May 202015

Will the growth of urban agriculture bring with it the growth of urban agricultural lawyers? Perhaps that’s a niche for the yardfarmer just graduating from law school to explore–just as this story of two Pitt students describes (Written by Trish Popovitch for Seedstock).

Photo Credit: umjanedoan

Photo Credit: umjanedoan

“I think it’s inspiring how much Pittsburgh has changed even in the last ten years,” says Jaclyn Clifford of Trellis, a Pittsburgh-based sustainable policy and ag business legal firm. “It’s incredible how the city’s not only growing in terms of population and jobs, but people are really starting to become more environmentally aware.”

Marlene van Es and Jaclyn Clifford are launching their sustainable law business before finishing law school. Along with their communications officer, Sarah Abboud,  they will  offer a monthly subscription fee system and focus on urban agriculture in the city. The bar exam is set for July, and Trellis will open its doors in August 2015.

“Our model is unique. We see this as a real way to serve a vastly underserved community both in the policy and legal context,” says Clifford.

Trellis will focus on two main areas: policy consultation services and legal representation for agriculture business.

“We quickly found out that there’s this huge and growing environmental and agricultural community, especially urban agriculture, here in Pittsburgh that really doesn’t have access to cost-effective and predictable legal services and policy services,” says van Es. “We realized that this was a huge need and this was something we were passionate about.”

By offering a subscription fee rather than the traditional billable hours fee schedule, Clifford hopes Trellis will be a source of reliable assistance for its clients. Predictability is a buzzword for Trellis with some real grit behind it.

“When we first started working with the community, the traditional legal system doesn’t favor them for two reasons: 1. Traditional law is expensive and 2. It’s not predictable,” says Clifford. “With our subscription rate and payment plan, they can put that into their grant applications.”

Preparing for their law school graduation in May and studying for the Pennsylvania Bar Exam in July keep van Es and Clifford very busy. Because of a hectic spring schedule, they decided to make an early start on promoting their business. They wanted people to know that legal services can be predictable, affordable and compassionate.

“It was very important for us not only to get our faces out there but participate in local events. We held one of our own events. We had a lot of nonprofits, small business owners and urban farmers come and talk about the issues. It can be intimidating, but if it’s something you’re passionate about and you make a real effort, I think people can see that,” says Clifford.

Trellis will offer assistance in navigating municipal codes, food safety laws and environmental policy. Through their work, van Es and Clifford plan to actively advocate for the growing local food economy in Pittsburgh.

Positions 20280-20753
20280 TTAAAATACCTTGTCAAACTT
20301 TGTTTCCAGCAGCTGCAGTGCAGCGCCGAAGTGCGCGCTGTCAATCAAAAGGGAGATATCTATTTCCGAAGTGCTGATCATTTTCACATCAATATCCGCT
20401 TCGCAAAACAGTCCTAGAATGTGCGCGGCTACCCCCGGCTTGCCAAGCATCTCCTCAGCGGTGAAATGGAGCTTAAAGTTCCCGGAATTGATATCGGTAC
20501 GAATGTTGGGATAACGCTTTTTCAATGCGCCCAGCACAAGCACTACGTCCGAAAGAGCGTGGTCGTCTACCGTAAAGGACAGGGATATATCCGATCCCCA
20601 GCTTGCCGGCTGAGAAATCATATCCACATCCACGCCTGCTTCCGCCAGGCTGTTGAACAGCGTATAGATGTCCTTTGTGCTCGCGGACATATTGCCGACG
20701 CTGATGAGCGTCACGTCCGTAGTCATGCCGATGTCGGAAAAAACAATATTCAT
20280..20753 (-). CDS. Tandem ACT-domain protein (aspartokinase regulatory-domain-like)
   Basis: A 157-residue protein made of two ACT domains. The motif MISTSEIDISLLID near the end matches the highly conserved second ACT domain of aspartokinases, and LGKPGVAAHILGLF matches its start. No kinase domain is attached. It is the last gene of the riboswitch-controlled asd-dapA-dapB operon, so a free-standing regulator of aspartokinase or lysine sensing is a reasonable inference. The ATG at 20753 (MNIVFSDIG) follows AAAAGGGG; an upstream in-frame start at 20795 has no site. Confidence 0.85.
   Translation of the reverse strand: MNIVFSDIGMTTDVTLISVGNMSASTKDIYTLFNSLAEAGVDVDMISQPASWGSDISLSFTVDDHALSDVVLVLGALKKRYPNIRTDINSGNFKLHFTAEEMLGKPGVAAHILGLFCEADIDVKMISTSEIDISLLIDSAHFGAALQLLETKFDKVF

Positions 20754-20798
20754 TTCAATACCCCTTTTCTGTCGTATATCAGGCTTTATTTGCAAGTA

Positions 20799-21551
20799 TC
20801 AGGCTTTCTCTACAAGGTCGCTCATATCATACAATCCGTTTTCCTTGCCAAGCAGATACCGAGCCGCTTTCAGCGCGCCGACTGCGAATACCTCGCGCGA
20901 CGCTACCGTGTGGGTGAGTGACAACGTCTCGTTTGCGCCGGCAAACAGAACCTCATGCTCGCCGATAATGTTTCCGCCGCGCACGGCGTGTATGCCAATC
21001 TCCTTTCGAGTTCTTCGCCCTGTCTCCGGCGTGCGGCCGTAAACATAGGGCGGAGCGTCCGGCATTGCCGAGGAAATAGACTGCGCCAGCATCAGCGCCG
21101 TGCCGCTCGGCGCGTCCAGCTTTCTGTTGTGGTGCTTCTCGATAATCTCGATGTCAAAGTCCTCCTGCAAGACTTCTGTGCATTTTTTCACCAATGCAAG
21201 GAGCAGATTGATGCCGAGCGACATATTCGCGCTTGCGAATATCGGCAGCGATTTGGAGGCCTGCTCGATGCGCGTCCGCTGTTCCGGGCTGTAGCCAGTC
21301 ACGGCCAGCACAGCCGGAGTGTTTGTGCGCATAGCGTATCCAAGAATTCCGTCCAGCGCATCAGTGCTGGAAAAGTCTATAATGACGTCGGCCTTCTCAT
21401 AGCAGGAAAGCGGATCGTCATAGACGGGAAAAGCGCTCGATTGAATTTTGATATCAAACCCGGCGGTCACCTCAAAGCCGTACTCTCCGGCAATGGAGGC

“There’s a lot of focus on local food now. I think people are really tapping into the fact that we’re surrounded by a lot of wonderful farms,” says van Es. “There’s a focus on local markets and building green technology; a lot of nonprofits are popping up.  A lot of people starting their own urban farms. ”

Working with college business advisors, innovation mentors and entering contests has helped van Es and Clifford move Trellis forward. Clifford and van Es entered the University of Pittsburgh’s Startup Weekend and came in third place. Trellis was the only law firm to enter the University of Pittsburgh’s Big Idea Competition.

“The university has an incubator call the Blast Furnace. It’s an 8-week intensive program for start-up businesses. We’ll be doing that in June,” says Clifford.

With contacts made and a lot of the initial networking in place, Trellis is now focused on raising startup funds. They need capital for the mundane yet essential small business infrastructures such as insurance premiums, office space, equipment and online legal servers. Trellis chose IndieGoGo for their virtual fundraising platform.

If all goes to plan, Trellis will be Pittsburgh’s first boutique urban ag firm.

“For us it’s not only this area of law but how we’re offering these services. I think lawyers need to start thinking less about the traditional way of making money and more about their potential client and what is the best way to serve them,” says Clifford. Trellis will begin its environmental policy consulting branch in August. Full legal services will begin in November, as soon as the two women receive their bar results.

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 May 20, 2015  Posted by  Tagged with: , , ,

  One Response to “Pitt Students Plan Urban Ag Law Firm in the Iron City”

  1. […] Editor’s Note –  I guess here’s some good news from Chicago–community gardens can now receive food scraps produced off-site for composting. But the fact that they couldn’t is pretty absurd and makes me wonder how many other cities prohibit this. More reason why we need to develop the field of urban ag law. […]

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